To love something well is an art in and of itself. That’s the big idea behind I Only Listen to the Mountain Goats, a Night Vale Presents project that recently wrapped up its first season. A collaboration between Welcome to Night Vale co-creator Joseph Fink and the Mountain Goats’ John Darnielle, the podcast is a vibrant and exciting listening companion to the band’s 2002 album All Hail West Texas. Every episode is dedicated to a different track on the album, and they feature the two artists — plus special musical guests like Andrew Bird, Amanda Palmer, and the Hold Steady’s Craig Finn — going deep not just about one particular song, but also larger questions concerning the creative process, the world, and how being an artist is largely informed by being a fan. In a lovely touch, every episode is capped with a cover of the song being discussed, underscoring the project’s larger themes about the relationship between fandom and art. I Only Listen to the Mountain Goats is a sensational and spirited idea, surpassed only by the wonder of its execution.
It could’ve been cheap. Worse, it could’ve been lame. That’s what I thought when I first heard Marvel was developing a fiction podcast based on Canada’s favorite cigar-chomping mutant, Wolverine. Everybody wants in on podcasting right now, and so Marvel’s gambit could have been as simple as getting some people to sit around and read lines from an old Logan arc. But that’s not what happened here. Instead, with The Long Night, a joint Marvel-Stitcher team set out to grapple with the opportunities and limitations of a story in which Logan is conveyed purely as a creature of sound: flesh-piercing claws and all. The story isn’t perfect, nor are some of the performances, but Richard Armitage’s Logan is legitimately thrilling. Marvel’s first serious stab at audio is a solid one, and one can only marvel at where it could go from here.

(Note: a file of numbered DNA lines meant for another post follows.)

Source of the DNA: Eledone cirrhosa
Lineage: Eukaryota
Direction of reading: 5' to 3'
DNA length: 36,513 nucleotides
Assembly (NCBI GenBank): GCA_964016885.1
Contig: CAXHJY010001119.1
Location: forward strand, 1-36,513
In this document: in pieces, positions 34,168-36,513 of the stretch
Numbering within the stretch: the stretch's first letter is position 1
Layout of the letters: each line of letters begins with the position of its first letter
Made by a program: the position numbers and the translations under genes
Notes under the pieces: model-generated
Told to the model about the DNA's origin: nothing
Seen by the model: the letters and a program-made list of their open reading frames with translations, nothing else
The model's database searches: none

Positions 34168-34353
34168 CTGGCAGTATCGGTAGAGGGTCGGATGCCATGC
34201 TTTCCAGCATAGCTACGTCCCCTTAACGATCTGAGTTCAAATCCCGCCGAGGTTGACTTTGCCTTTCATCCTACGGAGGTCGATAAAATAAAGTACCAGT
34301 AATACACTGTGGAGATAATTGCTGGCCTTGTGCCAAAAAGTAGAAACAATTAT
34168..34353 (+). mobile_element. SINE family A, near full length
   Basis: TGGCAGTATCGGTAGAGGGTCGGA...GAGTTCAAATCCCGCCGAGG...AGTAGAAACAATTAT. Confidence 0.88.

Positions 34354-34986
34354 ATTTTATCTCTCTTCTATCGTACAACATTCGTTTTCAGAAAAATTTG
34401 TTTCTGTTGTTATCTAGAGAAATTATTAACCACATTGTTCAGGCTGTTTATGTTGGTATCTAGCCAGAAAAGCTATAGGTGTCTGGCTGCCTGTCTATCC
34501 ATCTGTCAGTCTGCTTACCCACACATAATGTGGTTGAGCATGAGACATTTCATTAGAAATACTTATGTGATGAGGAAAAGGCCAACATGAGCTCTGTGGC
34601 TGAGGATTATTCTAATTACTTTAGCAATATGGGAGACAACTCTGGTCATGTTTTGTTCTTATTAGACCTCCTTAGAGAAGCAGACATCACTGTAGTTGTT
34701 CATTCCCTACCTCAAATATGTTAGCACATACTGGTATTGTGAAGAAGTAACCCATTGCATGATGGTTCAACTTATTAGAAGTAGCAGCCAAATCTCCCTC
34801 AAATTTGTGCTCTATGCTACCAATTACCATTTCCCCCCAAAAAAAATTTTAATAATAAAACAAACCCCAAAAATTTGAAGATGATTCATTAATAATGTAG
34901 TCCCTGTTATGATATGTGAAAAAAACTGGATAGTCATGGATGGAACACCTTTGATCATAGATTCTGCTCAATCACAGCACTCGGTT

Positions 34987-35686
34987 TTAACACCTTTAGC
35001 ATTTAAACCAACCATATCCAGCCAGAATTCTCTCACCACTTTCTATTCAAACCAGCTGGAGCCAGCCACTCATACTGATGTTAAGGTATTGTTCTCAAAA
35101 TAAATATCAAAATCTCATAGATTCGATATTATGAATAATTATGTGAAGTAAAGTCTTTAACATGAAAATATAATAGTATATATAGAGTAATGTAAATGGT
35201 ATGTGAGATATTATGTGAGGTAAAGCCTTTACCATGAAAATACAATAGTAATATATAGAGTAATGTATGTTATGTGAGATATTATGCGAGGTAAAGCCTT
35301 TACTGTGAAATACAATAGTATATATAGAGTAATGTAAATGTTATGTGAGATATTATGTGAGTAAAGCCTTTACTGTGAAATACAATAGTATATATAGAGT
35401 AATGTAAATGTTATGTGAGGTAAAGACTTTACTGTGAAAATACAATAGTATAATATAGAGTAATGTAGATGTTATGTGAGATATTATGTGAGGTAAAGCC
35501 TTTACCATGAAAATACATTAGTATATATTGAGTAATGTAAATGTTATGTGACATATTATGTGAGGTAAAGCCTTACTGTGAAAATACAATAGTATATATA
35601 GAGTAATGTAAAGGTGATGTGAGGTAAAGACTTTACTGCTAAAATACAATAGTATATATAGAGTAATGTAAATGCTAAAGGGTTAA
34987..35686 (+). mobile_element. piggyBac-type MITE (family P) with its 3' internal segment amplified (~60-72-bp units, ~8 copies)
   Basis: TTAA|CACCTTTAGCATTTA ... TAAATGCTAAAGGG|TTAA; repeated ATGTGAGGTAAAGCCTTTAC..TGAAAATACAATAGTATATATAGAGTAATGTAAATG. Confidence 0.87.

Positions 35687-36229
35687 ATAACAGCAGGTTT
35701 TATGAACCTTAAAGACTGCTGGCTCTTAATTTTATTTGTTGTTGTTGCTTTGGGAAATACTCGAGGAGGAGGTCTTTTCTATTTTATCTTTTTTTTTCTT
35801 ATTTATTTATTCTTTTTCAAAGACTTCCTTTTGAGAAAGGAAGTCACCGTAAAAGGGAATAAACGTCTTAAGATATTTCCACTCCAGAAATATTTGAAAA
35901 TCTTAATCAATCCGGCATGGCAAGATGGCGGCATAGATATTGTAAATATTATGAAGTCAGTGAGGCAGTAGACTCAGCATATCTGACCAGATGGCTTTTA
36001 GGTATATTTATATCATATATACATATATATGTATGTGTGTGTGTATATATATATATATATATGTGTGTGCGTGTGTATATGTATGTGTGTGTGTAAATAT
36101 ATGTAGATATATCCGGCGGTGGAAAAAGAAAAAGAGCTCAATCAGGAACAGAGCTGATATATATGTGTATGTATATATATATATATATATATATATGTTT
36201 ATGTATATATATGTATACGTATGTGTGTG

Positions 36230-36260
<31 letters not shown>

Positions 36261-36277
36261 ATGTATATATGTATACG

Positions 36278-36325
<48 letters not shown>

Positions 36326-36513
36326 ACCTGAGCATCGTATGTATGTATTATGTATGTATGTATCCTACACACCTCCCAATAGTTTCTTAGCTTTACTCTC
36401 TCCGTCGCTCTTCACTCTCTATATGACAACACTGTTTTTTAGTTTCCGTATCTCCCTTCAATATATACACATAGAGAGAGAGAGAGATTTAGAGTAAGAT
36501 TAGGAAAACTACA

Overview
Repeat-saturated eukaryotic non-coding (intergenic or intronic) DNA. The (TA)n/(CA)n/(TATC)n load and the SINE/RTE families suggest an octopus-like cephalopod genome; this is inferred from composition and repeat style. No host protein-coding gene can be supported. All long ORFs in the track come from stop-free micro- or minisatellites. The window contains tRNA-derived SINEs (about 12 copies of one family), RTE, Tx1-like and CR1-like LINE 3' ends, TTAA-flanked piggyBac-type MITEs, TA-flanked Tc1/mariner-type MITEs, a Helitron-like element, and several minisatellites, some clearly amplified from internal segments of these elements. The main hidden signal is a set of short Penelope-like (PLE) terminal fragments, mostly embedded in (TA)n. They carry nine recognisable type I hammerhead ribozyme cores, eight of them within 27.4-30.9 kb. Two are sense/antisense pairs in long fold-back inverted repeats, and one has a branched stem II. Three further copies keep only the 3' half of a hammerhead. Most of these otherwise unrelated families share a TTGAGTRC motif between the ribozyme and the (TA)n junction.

Come for the parallels between Nixon-era maelstroms and Trump-era pandemonium, stay for the endless stream of insane details. Hosted by Slate staff writer Leon Neyfakh, who boasts an alluringly dry vocal affect, the podcast is premised on helping listeners understand what it felt like to live through a specific historical moment — in this case, the Watergate scandal. The framing alone makes Slow Burn distinct from most of its genre peers, but its success largely rises from the strength of its meticulous research and its commitment to presenting the stories of the various characters it excavates from time. (Slow Burn is set to return with its second season on August 8, which will focus on the Clinton impeachment.)
Few things are more pleasurable than a group of smart, funny, and deeply nostalgic people going long on a piece of culture they really love. For The Rewatchables, the piece of culture is the movies that you can watch over and over and over again: Point Break, The Big Lebowski, You’ve Got Mail. Yes, great podcasts that go deep on beloved films are a dime a dozen — think The Canon, The Next Picture Show, How Did This Get Made (sorta) — but The Rewatchables pops off the Apple Podcast charts due to the sheer charisma and chemistry of its rotating cast of panelists. If you’re looking to try it out, a few particularly great dispatches include The Devil Wears Prada, Mission Impossible, and Michael Friggin’ Clayton.
WBEZ’s follow-up to Making Oprah is a gem. Hosted once again by Jenn White, this short audio documentary on the 44th president of the United States specifically focuses on his young adulthood in Chicago, where Obama cut his teeth as a community organizer, ran for office, and planted the seeds that would set the future in motion. Chicago plays no small role in shaping the man who would become this country’s first black president, and Making Obama understands this immensely. Over the course of six solidly produced episodes, the podcast is evocative in how it illustrates the impact of a place on a person, and a city on a psyche.